More people staying home means good business for Reno interior design firms
RENO, Nev. — In early 2020, business was beginning to climb for Renovate Wallcoverings.
Launched two years ago, the Reno-based wallpaper and fabric store was seeing increased advertising efforts pay off — and word-of-mouth chatter spread — as it looked to establish a foothold in the Northern Nevada economy.
In mid-March, as was the case for just about every business in the Silver State, that all changed.
“Right as we were starting to pick up traction and finally see the return on investment, we had to shut down,” owner Nikki DeMartini told the NNBW. “So, that was a little frustrating. We obviously knew it was the right decision and were supportive of it.
“But that was rough because all of the projects that were in progress we had to stop.”
Renovate Wallcoverings had to pause a handful of small projects and six “large-scale” projects amid the shutdown, DeMartini said.
Along with a selection of thousands of wallpaper offerings inside its brick-and-mortar, Renovate Wallcoverings does in-home design consultations and helps clients coordinate wallpaper installation with local installers. Moreover, the small business offers custom window treatment and upholstery solutions.
Suddenly, like a flip of a light switch, the new company’s revenue “completely tanked” for the two-plus months it was closed, DeMartini said. The 800-square-foot retail store reopened at the end of May when the state entered Phase 2 of its reopening plan.
“Our business is really focused on in-person sales,” she explained. “Because you have to be able to see and touch and feel wallpaper. It’s not something you can accurately capture on a computer screen.”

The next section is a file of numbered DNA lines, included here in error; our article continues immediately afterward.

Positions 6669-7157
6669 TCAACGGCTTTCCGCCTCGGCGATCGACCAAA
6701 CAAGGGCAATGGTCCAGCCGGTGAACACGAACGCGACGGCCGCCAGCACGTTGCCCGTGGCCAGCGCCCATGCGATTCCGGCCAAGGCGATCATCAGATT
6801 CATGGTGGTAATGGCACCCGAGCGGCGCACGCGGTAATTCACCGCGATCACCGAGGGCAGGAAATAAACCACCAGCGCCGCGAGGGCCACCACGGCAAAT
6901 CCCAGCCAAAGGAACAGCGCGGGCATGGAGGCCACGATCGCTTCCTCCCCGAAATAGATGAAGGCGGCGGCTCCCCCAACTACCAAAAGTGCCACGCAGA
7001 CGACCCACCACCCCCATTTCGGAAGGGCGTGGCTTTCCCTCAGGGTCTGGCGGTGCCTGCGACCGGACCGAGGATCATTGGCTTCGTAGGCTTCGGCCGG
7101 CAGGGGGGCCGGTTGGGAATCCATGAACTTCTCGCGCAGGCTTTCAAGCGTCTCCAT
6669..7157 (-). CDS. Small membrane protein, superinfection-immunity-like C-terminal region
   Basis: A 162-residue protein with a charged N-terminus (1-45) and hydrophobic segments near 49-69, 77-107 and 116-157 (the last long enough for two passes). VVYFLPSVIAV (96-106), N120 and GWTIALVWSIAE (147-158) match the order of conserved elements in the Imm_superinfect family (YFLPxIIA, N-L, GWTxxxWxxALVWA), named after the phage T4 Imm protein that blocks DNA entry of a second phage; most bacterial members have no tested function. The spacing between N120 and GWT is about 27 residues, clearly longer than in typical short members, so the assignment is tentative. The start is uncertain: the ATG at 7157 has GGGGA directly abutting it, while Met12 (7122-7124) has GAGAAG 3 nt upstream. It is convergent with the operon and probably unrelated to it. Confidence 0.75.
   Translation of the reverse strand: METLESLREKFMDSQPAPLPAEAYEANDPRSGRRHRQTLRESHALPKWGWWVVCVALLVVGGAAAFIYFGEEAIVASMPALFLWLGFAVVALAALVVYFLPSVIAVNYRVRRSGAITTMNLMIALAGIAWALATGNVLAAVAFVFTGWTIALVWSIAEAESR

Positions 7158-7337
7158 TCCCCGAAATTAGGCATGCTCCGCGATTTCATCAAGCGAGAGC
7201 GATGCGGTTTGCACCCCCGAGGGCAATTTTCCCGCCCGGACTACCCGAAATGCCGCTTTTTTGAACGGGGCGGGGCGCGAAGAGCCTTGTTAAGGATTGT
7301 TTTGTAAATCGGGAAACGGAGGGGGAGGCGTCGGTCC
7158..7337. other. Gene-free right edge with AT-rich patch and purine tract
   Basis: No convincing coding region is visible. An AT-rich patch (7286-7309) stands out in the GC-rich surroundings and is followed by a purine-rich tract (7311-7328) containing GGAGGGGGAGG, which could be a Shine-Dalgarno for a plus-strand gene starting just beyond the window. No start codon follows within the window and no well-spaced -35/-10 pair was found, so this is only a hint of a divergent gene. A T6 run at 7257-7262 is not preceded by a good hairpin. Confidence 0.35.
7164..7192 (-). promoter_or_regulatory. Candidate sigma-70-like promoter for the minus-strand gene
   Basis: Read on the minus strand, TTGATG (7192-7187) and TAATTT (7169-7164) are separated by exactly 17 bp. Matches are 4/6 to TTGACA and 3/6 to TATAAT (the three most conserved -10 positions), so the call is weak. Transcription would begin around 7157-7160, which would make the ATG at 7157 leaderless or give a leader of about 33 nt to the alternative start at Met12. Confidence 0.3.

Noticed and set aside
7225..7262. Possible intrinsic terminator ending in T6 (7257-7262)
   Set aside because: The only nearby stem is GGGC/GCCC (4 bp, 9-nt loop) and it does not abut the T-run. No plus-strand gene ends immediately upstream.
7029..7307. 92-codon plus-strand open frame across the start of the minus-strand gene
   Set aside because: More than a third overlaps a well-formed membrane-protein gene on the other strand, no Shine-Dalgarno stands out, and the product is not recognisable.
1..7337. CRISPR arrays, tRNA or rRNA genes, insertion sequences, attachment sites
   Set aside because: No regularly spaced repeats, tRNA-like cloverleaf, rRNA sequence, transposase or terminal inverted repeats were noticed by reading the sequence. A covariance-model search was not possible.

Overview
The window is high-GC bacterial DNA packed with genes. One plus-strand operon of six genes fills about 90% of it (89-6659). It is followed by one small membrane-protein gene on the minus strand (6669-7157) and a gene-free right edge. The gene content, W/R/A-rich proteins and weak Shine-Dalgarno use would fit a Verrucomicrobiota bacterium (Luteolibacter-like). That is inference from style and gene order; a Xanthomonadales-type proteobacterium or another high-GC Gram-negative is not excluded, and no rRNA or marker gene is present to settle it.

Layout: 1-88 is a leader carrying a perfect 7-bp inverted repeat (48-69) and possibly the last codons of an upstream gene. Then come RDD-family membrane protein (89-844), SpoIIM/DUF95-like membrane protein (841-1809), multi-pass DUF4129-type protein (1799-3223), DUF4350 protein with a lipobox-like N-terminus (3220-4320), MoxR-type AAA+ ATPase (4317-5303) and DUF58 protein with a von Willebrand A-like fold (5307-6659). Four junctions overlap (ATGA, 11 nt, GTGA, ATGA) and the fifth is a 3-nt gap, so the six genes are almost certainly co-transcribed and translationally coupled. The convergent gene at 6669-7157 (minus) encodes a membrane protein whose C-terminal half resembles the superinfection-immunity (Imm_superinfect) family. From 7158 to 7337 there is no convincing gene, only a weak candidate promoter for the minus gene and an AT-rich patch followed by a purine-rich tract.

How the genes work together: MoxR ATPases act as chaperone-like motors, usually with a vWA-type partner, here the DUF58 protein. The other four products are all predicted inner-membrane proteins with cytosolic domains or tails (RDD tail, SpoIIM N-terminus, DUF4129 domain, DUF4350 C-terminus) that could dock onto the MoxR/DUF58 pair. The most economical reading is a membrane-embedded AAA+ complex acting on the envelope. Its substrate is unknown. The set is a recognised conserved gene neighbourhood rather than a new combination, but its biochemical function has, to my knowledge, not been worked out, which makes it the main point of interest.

PIVOTING AMID THE PANDEMIC
In response, Renovate Wallcoverings launched free virtual in-store consultations in an effort to adapt to the new COVID business climate.
DeMartini, who runs the business with her mother, Denise DeMartini, also created an online storefront with a small selection of its budget-friendly wallpaper to add a new sales segment.
“The pandemic made us rethink how we’re doing business,” Nikki said. “We’ve always been adamant about having a brick-and-mortar, but now with COVID it’s making us rethink that maybe there are some customers that aren’t picky and can just order online.
“It’s extra revenue that we wouldn’t have had otherwise, but we kind of want to use it as a way to drive business into the store.”
All told, since reopening its storefront and launching online sales, DeMartini said business is starting to climb back up. Though Renovate Wallcoverings’ revenue is down about 30% compared to last year, Martini said June’s sales were up roughly 15%.
Playing a role, she said, is the fact that people quarantined at home are looking at their walls with a more critical eye.
“People are staying home more and they’re kind of sick of seeing the same four walls over and over and over again,” she said. “People are focusing on things that they wouldn’t normally have time for, like putting wallpaper or doing kitchen renovation or a fixing up their yard.”
‘IT HASN’T SLOWED AT ALL’
Lisa Moore, founder of Mindful Design, a Reno-based interior design business, has experienced a similar trend. In fact, she said the demand has not dipped since the pandemic hit.
“It definitely hasn’t discouraged people from doing projects,” Moore said. “It’s a little surprising how many people are out wanting to get projects done, and maybe it’s because they couldn’t do anything for a couple months. People are out and my showrooms that I work with are busy.”
When the stay-at-home mandate was announced, Moore had five projects put on hold, four of which have resumed. The pandemic also pushed Moore to do more business online and purchase materials despite only seeing them on a computer screen.
“If you’re going to have flooring in your house or tile on your walls, you want to be able to touch it and feel it,” Moore said. “And for me, that’s been the biggest challenge.”
Though her revenue was cut off for more than two months, Moore said she was set up to weather the storm through unemployment insurance and her savings.
She added: “As a small business owner, you just never know what’s going to happen, so it’s good to be prepared.”
Moore is no stranger to running a business during economic slowdowns, either. She launched Mindful Design in 2007, the start of the Great Recession.
“It’s easier this time because I’m established,” Moore said. “As soon as we started Phase 2 of reopening, my projects all picked up again and more and more people called with work to be done. So, it has not slowed at all.”
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